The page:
• Allott EH, Masko EM, Freedland SJ. Obesity and Prostate Cancer: Weighing the Evidence. Eur Urol. 2013 May;63(5):800–9.
    • Barber L, Gerke T, Markt SC, Peisch SF, Wilson KM, Ahearn T, et al. Family History of Breast or Prostate Cancer and Prostate Cancer Risk. Clin Cancer Res. 2018 Dec 1;24(23):5910–7.
    • Cancer Research UK. Prostate cancer incidence statistics: Prostate cancer incidence by age (2011-2013) [Internet]. [cited 2018 Dec 12]. Available from: http://www.cancerresearchuk.org/health-professional/cancer-statistics/statistics-by-cancer-type/prostate-cancer/incidence
    • Cancer Research UK. Cancer incidence for common cancers (2015) [Internet]. [cited 2018 Dec 12]. Available from: http://www.cancerresearchuk.org/health-professional/cancer-statistics/incidence/common-cancers-compared
    • Cao Y, Ma J. Body Mass Index, Prostate Cancer-Specific Mortality, and Biochemical Recurrence: a Systematic Review and Meta-analysis. Cancer Prev Res (Phila Pa). 2011 Jan 13;4(4):486–501.
    • Conti DV, Wang K, Sheng X, Bensen JT, Hazelett DJ, Cook MB, et al. Two Novel Susceptibility Loci for Prostate Cancer in Men of African Ancestry. JNCI J Natl Cancer Inst [Internet]. 2017 Aug 1 [cited 2019 Jan 3];109(8). Available from: https://academic.oup.com/jnci/article/doi/10.1093/jnci/djx084/3858844
    • Cozar JM, Robles-Fernandez I, Martinez-Gonzalez LJ, Pascual-Geler M, Rodriguez-Martinez A, Serrano MJ, et al. Genetic markers a landscape in prostate cancer. Mutat Res Mutat Res. 2018 Jan;775:1–10.
    • Discacciati A, Orsini N, Wolk A. Body mass index and incidence of localized and advanced prostate cancer--a dose-response meta-analysis of prospective studies. Ann Oncol. 2012 Jan 6;23(7):1665–71.
    • Eeles R, Goh C, Castro E, Bancroft E, Guy M, Olama AAA, et al. The genetic epidemiology of prostate cancer and its clinical implications. Nat Rev Urol. 2014 Jan;11(1):18–31.
    • Häggström C, Stocks T, Ulmert D, Bjørge T, Ulmer H, Hallmans G, et al. Prospective study on metabolic factors and risk of prostate cancer: Metabolic Factors and Prostate Cancer. Cancer. 2012 Dec 15;118(24):6199–206.
    • Ho T, Gerber L, Aronson WJ, Terris MK, Presti JC, Kane CJ, et al. Obesity, Prostate-Specific Antigen Nadir, and Biochemical Recurrence After Radical Prostatectomy: Biology or Technique? Results from the SEARCH Database. Eur Urol. 2012 Nov;62(5):910–6.
    • Jones AL, Chinegwundoh F. Update on prostate cancer in black men within the UK. Ecancermedicalscience. 2014;8:455.
    • Kheirandish P, Chinegwundoh F. Ethnic differences in prostate cancer. Br J Cancer. 2011 Aug 9;105(4):481–5.
    • Kiciński M, Vangronsveld J, Nawrot TS. An Epidemiological Reappraisal of the Familial Aggregation of Prostate Cancer: A Meta-Analysis. Little J, editor. PLoS ONE. 2011 Oct 31;6(10):e27130.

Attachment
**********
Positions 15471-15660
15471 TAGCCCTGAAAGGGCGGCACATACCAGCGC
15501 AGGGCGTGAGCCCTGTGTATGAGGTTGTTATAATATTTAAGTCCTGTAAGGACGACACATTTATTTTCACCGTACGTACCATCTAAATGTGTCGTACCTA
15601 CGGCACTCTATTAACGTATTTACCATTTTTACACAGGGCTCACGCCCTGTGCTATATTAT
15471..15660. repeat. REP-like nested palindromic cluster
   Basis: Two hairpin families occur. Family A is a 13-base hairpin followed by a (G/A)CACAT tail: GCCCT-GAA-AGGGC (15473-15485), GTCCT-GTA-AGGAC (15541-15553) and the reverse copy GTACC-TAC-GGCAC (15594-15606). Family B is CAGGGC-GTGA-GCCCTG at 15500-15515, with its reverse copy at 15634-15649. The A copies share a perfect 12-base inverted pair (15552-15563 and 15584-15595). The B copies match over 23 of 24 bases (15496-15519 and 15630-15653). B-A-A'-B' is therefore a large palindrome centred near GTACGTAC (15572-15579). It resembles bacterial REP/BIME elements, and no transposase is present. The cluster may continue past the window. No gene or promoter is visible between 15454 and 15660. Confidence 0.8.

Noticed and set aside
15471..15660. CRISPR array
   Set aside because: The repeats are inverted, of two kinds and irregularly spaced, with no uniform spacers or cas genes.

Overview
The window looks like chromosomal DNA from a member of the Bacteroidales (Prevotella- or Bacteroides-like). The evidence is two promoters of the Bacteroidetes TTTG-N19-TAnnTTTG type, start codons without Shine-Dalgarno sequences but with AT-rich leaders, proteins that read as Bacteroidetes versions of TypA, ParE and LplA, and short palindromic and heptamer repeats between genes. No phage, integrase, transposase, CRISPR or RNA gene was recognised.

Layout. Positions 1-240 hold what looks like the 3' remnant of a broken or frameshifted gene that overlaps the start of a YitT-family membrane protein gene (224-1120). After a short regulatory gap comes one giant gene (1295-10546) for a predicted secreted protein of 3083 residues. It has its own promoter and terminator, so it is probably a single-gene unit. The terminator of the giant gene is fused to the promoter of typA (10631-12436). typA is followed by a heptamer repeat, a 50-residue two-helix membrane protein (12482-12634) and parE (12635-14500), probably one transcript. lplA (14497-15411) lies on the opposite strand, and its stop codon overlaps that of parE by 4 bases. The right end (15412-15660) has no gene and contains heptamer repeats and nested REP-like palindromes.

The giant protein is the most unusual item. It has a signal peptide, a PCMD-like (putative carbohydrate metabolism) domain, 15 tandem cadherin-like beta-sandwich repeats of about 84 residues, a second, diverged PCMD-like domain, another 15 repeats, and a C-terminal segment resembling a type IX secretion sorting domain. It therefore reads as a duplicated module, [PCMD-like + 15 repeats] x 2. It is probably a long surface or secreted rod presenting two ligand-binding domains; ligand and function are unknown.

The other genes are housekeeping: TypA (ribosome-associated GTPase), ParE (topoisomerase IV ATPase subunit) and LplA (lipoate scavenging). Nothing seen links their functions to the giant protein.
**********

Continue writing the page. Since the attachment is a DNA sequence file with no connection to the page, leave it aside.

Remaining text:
• Lamy P-J, Trétarre B, Rebillard X, Sanchez M, Cénée S, Ménégaux F. Family history of breast cancer increases the risk of prostate cancer: results from the EPICAP study. Oncotarget [Internet]. 2018 May 4 [cited 2019 Feb 15]; Available from: http://www.oncotarget.com/fulltext/25320
    • Lloyd T, Hounsome L, Mehay A, Mee S, Verne J, Cooper A. Lifetime risk of being diagnosed with, or dying from, prostate cancer by major ethnic group in England 2008–2010. BMC Med [Internet]. 2015 Dec [cited 2015 Nov 5];13(1). Available from: http://www.biomedcentral.com/1741-7015/13/171
    • Mucci LA, Hjelmborg JB, Harris JR, Czene K, Havelick DJ, Scheike T, et al. Familial Risk and Heritability of Cancer Among Twins in Nordic Countries. JAMA. 2016 Jan 5;315(1):68.
    • Perez-Cornago A, Appleby PN, Pischon T, Tsilidis KK, Tjønneland A, Olsen A, et al. Tall height and obesity are associated with an increased risk of aggressive prostate cancer: results from the EPIC cohort study. BMC Med [Internet]. 2017 Dec [cited 2017 Dec 1];15(1). Available from: http://bmcmedicine.biomedcentral.com/articles/10.1186/s12916-017-0876-7
    • Rebbeck TR, Devesa SS, Chang B-L, Bunker CH, Cheng I, Cooney K, et al. Global Patterns of Prostate Cancer Incidence, Aggressiveness, and Mortality in Men of African Descent. Prostate Cancer. 2013;2013:1–12.
    • Rebbeck TR. Prostate Cancer Genetics: Variation by Race, Ethnicity, and Geography. Semin Radiat Oncol. 2017 Jan;27(1):3–10.
    • World Cancer Research Fund International. Continuous Update Project report: Diet, Nutrition, Physical Activity and Prostate Cancer [Internet]. 2014. Available from: www.wcrf.org/sites/default/files/Prostate-Cancer-2014-Report.pdf

     

  • List of reviewers  

    • Miranda Benney, Cancer Clinical Programme Manager, University Hospitals Plymouth
    • Simon Bott, Consultant Urologist, Frimley Health NHS Foundation Trust, Portsmouth
    • Frank Chinegwundoh, Consultant Urological Surgeon, Barts Health NHS Trust, London
    • Christopher Eden, Consultant Urological Surgeon, The Royal Surrey County Hospital, Guildford
    • Our Specialist Nurses
    • Our Volunteers.